Dr. Pinedo has developed two highly focused lines of research that examine critical social determinants of health that are salient among Latino populations (e.g., immigration-related stressors) that may help explain and address existing health disparities related to substance misuse and use of treatment services.His first line of research examines how stressors stemming from immigration enforcement policies (e.g., deportations, fear of deportation) shape vulnerability to substance misuse among Latinos. His second line of work investigates factors that discourage Latinos in need from using substance use treatment services. Using both quantitative and qualitative methods, his research underscores the importance of structural (e.g., immigration policies, deportations), social (e.g., anti-immigration discrimination), and cultural (e.g., cultural perceptions surrounding substance use) factors in influencing the health behaviors, risk practices, and health outcomes of Latinos.
The influence of immigration enforcement policies on the mental health and substance-using behaviors of US-born Latinos
Immigration policies produce immigration-related stressors that carry important mental health and substance use implications. Immigration-related stressors stemming from growing anti-immigration policies and sentiments, coupled with continued high rates of detentions, deportations, and immigration raids, has created a state of heightened emotional stress and distress for Latinos–both immigrants and non-immigrants (i.e., US-born). Immigration-related stressors can be conceptualized as a form of discrimination that is directly linked to anti-immigration experiences, including xenophobia, and distinct from race/ethnicity-based discrimination. Immigration-related stressors can encompass a broad range of adverse discriminatory experiences and stressors, such as anti-immigration sentiments (e.g., being told to go ‘back to your country’), being racially profiled by immigration and law enforcement officers (e.g., unlawfully being stopped and questioned about legal immigration status), and fear of immigration enforcement consequences (e.g., intense worry over the potential of being detained or deported and resulting consequences). As such, immigration policies foster circumstances that elicit significant emotional and psychological harms, feelings of racism and discrimination, and mistrust of government agencies among US-born Latinos. Dr. Pinedo currently has multiple quantitative and qualitative studies that aim to examine the role of immigration stress on the health of US-born Latinos.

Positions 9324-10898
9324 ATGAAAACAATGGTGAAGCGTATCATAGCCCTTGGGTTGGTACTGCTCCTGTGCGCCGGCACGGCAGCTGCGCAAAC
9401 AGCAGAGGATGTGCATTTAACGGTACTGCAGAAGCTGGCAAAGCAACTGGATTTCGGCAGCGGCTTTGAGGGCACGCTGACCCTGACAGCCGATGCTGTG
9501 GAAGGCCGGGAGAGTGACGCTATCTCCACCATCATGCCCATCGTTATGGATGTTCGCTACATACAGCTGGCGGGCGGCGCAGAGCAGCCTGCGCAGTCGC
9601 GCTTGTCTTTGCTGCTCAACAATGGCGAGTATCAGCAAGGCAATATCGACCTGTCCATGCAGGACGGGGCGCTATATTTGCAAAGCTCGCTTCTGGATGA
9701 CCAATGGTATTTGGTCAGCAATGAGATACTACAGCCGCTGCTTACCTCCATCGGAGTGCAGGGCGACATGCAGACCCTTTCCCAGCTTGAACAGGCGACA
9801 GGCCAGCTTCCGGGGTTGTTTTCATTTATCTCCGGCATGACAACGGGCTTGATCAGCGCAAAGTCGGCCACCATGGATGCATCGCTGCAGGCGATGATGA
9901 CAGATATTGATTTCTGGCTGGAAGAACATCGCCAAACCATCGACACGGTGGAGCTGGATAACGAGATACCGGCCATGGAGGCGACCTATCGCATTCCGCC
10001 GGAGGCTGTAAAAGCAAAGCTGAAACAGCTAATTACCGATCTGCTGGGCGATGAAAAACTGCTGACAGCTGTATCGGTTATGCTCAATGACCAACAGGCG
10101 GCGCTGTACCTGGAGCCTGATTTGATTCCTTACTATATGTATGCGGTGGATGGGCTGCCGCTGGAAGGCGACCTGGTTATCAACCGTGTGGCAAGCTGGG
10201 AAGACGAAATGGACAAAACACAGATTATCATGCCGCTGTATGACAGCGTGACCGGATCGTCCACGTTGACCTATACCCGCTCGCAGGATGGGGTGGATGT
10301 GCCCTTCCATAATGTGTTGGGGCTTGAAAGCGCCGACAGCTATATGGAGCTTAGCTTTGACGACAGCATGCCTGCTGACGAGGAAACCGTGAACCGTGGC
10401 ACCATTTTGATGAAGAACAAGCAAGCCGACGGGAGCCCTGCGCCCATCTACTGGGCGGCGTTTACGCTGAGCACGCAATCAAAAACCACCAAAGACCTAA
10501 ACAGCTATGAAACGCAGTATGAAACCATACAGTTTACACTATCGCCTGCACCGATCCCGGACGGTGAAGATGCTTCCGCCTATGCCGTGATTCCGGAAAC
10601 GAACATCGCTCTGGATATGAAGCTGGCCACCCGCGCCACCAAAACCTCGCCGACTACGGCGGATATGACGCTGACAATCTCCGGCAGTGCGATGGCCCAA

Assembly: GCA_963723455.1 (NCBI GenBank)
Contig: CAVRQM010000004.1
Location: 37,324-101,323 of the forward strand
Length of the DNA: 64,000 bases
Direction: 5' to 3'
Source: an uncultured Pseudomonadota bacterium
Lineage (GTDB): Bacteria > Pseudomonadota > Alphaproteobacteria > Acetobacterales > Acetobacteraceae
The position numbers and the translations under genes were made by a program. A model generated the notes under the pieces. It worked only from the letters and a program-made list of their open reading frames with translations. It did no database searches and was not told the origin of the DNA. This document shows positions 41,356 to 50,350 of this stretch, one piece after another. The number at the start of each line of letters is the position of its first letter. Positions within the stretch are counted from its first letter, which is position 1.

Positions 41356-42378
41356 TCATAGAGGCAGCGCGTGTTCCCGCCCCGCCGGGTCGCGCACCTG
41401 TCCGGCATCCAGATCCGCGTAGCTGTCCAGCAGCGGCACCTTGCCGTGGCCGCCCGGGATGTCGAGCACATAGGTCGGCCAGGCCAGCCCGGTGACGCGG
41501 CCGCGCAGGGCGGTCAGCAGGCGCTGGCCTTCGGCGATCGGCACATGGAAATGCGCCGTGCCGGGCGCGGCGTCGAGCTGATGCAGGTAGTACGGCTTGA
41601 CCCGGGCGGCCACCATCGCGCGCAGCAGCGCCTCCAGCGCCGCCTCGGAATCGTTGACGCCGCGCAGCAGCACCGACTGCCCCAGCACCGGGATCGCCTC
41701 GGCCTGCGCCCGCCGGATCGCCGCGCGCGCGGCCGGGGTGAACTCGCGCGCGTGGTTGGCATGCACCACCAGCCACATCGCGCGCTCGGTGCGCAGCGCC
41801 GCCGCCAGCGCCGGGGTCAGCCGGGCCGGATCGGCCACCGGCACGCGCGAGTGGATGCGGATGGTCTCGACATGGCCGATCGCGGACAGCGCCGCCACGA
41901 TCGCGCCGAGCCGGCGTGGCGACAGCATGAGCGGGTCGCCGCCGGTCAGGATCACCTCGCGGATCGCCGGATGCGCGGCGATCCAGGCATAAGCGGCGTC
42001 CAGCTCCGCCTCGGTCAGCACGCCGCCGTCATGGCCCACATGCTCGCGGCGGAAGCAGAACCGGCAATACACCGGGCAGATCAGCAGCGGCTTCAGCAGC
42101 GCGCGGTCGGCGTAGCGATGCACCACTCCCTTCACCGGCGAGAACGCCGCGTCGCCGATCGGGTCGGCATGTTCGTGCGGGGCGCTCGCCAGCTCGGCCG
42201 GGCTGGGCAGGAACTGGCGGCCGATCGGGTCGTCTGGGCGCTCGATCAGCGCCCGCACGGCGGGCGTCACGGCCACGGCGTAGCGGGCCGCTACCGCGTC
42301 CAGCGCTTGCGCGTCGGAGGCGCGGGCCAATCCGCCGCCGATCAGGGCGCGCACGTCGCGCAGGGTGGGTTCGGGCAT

Latino-White disparities in the use of substance use treatment services
Latinos are less likely to use specialty alcohol treatment than other racial and ethnic groups, with the greatest disparity being between Latinos and Whites. There are few studies that effectively examine the barriers to treatment in these populations. Dr. Pinedo recently completed a qualitative study that aimed to better understand why people, and especially Latinos, in need do not use substance use treatment services. Additionally, this work informed a current quantitative study that will validate a newly developed, theory-driven treatment scale called the Barriers to Specialty Alcohol Treatment Scale (BSAT) through cognitive interviews and psychometric system. Analyses will investigate barriers driving Latino-White disparities in treatment utilization and enhance our understanding of this disparity. This project is funded by the National Institute of Alcohol Abuse and Alcoholism; R01AA027767; PI: Pinedo